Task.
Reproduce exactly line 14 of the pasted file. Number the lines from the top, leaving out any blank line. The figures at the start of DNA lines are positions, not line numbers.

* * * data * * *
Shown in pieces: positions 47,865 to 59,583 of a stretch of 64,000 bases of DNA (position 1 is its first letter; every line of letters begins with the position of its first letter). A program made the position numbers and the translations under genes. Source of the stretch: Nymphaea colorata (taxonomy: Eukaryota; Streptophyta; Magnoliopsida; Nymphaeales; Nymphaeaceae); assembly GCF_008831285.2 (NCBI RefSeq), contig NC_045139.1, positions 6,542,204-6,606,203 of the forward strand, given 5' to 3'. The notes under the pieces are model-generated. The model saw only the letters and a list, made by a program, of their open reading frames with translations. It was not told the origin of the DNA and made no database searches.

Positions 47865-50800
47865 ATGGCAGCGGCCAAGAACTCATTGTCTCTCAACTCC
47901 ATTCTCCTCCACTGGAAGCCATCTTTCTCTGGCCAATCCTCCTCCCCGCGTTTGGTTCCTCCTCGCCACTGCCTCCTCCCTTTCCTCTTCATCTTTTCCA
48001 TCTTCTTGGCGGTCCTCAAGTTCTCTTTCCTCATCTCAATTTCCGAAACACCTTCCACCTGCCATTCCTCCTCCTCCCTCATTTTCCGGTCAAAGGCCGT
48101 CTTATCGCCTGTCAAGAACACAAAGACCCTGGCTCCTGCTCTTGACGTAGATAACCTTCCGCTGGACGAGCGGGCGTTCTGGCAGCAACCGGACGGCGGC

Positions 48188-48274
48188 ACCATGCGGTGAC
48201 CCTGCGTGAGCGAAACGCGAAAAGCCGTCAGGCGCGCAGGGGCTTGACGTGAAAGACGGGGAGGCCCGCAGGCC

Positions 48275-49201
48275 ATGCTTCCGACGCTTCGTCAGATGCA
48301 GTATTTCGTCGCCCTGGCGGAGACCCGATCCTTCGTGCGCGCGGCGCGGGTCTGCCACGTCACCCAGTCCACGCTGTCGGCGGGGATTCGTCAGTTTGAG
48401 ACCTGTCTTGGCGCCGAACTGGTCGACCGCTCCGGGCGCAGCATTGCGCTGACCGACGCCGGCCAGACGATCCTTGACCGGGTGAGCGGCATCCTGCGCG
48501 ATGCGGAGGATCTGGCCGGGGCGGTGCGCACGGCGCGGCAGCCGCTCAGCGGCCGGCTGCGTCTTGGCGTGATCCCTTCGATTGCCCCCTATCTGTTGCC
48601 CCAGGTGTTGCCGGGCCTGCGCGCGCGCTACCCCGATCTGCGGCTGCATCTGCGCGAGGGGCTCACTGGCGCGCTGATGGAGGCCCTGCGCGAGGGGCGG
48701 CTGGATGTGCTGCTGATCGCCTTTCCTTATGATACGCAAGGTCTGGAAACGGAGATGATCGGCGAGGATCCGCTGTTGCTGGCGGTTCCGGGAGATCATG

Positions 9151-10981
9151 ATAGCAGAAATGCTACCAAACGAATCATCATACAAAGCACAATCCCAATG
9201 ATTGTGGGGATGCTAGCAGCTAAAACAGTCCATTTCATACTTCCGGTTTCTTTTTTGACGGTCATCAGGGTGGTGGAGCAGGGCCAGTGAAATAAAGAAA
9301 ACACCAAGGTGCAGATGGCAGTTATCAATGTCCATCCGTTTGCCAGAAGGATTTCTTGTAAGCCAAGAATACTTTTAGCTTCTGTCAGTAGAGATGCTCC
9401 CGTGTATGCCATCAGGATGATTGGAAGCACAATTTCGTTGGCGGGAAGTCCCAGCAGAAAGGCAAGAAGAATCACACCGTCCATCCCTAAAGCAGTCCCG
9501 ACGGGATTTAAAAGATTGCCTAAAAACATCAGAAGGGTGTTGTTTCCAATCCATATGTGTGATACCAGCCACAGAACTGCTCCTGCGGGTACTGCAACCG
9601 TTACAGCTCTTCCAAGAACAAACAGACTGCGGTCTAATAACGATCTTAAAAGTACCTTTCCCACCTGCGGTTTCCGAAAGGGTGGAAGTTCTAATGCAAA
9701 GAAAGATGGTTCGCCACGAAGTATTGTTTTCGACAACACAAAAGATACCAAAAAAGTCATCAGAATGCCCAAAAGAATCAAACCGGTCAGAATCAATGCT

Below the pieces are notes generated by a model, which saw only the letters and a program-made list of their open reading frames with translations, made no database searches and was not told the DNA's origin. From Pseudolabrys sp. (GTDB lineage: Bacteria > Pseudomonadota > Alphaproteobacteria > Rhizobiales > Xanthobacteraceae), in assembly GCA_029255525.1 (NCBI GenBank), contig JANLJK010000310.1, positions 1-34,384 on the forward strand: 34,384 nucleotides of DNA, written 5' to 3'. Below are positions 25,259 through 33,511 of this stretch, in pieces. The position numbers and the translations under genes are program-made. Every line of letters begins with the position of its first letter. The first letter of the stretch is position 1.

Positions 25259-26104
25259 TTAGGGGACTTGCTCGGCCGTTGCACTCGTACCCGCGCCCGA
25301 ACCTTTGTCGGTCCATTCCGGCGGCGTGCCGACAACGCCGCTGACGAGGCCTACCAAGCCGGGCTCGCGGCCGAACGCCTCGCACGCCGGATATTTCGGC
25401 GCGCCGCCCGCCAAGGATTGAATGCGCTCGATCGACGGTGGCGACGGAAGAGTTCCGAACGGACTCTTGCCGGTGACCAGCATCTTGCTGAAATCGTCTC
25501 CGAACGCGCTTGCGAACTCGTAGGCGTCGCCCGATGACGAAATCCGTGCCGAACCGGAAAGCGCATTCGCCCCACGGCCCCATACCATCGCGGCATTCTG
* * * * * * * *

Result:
48501 ATGCGGAGGATCTGGCCGGGGCGGTGCGCACGGCGCGGCAGCCGCTCAGCGGCCGGCTGCGTCTTGGCGTGATCCCTTCGATTGCCCCCTATCTGTTGCC